In the 19th century, photography emerged and turned consciousness upside down, much like how objects are seen in a camera obscura. Primitive optical images became the primary reference for architecture because they could not only capture its barely perceptible idea but also immortalize its essence. Historical architectural landmarks burn, collapse and acquire a less-than-fresh appearance due to corrosion or metaphorically the gaze of hundreds of incoming tourists. Photography preserves the form of works of art, which remain forever in memory in their authentic form.

19th-century photo

At this point, capturing and “reproducing” reality becomes a real challenge, which in our time takes on multifaceted forms. Why? With the development of technology photography ceases to amaze in the face of existing 3D visualization. However, depending on the context it can compete, kindly interact, complement or contradict the phenomenon of reality created in the digital environment.

Photography completely loses its meaning in an empty plot of land where only the planning of a house is being considered. Architectural visualization in such a case anticipates events and even warns of potential errors in calculations demonstrating the “template” of the future structure.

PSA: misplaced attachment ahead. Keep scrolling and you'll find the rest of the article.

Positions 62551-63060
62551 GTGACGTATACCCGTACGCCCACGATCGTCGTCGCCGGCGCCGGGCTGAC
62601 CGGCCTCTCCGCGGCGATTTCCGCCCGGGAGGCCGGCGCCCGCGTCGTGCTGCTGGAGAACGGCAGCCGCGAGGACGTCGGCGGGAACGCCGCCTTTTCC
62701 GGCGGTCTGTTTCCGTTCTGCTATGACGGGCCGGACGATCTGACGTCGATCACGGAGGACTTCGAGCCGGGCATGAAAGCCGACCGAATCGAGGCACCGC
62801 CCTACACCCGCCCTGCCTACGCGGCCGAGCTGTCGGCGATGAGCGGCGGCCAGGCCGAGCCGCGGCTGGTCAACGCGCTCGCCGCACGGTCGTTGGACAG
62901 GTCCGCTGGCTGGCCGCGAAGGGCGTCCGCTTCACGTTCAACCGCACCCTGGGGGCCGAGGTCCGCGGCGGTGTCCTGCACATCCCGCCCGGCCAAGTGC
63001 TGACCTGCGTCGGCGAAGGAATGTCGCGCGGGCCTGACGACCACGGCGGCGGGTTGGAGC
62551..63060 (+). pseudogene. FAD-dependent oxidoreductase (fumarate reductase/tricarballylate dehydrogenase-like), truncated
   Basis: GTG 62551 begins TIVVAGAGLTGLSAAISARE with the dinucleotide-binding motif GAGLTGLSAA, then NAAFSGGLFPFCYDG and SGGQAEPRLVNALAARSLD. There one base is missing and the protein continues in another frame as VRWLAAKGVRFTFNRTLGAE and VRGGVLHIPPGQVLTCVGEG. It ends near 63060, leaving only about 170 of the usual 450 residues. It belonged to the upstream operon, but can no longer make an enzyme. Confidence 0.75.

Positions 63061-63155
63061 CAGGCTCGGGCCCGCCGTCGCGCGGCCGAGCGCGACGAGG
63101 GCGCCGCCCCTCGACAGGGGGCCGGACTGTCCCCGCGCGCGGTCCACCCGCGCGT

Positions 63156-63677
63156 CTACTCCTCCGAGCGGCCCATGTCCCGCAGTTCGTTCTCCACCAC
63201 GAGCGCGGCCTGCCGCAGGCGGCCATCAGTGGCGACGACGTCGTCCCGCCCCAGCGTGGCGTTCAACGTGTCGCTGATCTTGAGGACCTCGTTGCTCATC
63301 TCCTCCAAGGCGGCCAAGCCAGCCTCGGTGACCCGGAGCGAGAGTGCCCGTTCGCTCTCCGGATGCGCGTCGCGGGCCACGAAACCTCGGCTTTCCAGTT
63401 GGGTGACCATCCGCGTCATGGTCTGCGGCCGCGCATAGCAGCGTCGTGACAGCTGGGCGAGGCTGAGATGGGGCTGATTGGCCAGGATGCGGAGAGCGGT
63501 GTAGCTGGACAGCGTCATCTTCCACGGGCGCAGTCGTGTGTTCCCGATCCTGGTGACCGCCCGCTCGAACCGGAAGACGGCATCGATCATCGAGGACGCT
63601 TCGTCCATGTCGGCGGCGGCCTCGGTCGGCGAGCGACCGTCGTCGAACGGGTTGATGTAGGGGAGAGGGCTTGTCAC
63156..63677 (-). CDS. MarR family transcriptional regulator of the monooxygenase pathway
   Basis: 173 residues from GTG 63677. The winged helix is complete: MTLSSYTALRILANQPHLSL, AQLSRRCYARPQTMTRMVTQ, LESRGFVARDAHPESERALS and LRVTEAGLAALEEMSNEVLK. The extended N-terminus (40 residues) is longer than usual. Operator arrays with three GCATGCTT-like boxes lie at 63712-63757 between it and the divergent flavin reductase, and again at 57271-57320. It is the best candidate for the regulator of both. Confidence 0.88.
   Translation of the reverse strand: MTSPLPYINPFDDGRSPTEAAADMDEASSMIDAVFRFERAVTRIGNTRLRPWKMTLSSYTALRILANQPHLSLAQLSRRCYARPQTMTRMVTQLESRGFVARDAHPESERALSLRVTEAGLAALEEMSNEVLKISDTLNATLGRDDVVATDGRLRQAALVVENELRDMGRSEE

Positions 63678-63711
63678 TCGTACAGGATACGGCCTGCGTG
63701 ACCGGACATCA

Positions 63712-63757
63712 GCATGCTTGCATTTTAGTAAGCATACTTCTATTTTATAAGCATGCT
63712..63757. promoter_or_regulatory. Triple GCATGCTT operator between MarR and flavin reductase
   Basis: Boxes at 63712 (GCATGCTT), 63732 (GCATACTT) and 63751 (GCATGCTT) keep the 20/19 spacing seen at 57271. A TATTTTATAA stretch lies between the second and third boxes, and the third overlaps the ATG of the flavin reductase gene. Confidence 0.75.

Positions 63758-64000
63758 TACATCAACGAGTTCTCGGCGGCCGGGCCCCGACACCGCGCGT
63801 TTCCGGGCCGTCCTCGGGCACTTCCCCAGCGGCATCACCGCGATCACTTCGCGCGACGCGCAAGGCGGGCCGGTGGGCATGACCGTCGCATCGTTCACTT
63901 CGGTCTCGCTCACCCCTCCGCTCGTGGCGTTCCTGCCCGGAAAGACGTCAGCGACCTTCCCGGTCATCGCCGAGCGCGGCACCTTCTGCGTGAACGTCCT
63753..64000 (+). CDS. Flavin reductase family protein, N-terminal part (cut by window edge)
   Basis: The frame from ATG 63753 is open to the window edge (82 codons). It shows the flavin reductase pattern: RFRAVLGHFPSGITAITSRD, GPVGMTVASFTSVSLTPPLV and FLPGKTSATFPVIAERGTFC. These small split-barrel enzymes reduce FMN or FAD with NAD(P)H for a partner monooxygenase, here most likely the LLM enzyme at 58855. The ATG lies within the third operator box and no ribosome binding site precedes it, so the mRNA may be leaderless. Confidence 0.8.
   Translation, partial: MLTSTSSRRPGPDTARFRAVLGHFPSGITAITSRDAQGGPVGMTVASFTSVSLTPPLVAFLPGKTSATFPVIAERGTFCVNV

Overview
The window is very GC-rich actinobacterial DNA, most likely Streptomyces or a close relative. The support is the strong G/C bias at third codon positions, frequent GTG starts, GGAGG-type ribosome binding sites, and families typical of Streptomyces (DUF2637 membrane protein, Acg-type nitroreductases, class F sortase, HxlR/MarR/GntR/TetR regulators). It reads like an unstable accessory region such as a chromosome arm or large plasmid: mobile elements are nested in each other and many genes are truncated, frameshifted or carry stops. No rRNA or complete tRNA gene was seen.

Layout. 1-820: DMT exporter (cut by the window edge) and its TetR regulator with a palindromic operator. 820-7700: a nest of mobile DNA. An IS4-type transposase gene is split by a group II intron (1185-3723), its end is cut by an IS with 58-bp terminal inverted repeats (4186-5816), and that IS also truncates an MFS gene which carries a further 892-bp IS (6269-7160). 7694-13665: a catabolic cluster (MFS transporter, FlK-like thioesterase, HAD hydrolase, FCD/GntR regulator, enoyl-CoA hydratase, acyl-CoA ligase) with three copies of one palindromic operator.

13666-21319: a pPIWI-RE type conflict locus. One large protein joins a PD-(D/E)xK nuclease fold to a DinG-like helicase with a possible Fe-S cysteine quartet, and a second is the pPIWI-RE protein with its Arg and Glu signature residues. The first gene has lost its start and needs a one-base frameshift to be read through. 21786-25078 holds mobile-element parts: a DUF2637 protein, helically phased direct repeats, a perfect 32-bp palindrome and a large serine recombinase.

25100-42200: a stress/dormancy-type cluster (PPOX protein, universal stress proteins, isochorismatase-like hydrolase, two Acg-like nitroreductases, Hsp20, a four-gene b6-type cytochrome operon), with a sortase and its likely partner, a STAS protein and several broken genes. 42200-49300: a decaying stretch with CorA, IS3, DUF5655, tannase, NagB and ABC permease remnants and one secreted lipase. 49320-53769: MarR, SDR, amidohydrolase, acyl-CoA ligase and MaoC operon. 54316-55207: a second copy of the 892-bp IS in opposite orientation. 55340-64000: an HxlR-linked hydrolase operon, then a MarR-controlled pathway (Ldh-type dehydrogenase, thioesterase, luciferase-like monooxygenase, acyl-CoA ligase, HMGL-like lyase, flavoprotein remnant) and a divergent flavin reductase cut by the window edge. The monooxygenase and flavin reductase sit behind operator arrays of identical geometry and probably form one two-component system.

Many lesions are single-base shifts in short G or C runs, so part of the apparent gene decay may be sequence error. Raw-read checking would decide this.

Photography for a 3D artist is a guide for comparison and a means to evaluate their visualizations. What we see through the camera lens is acceptable for the human brain (although with the use of exposure or long exposure effects distort the reality perceived by the retina of our eye). What a 3D visualizer creates “manually” through mathematical calculations may seem unnatural. Adding artificial light, placing unnecessary reflections from an object whose surface does not possess such a characteristic or mismatches in contrasts can misinform. In such cases, architectural visualizations require refinement if distortion techniques were not intentionally pursued.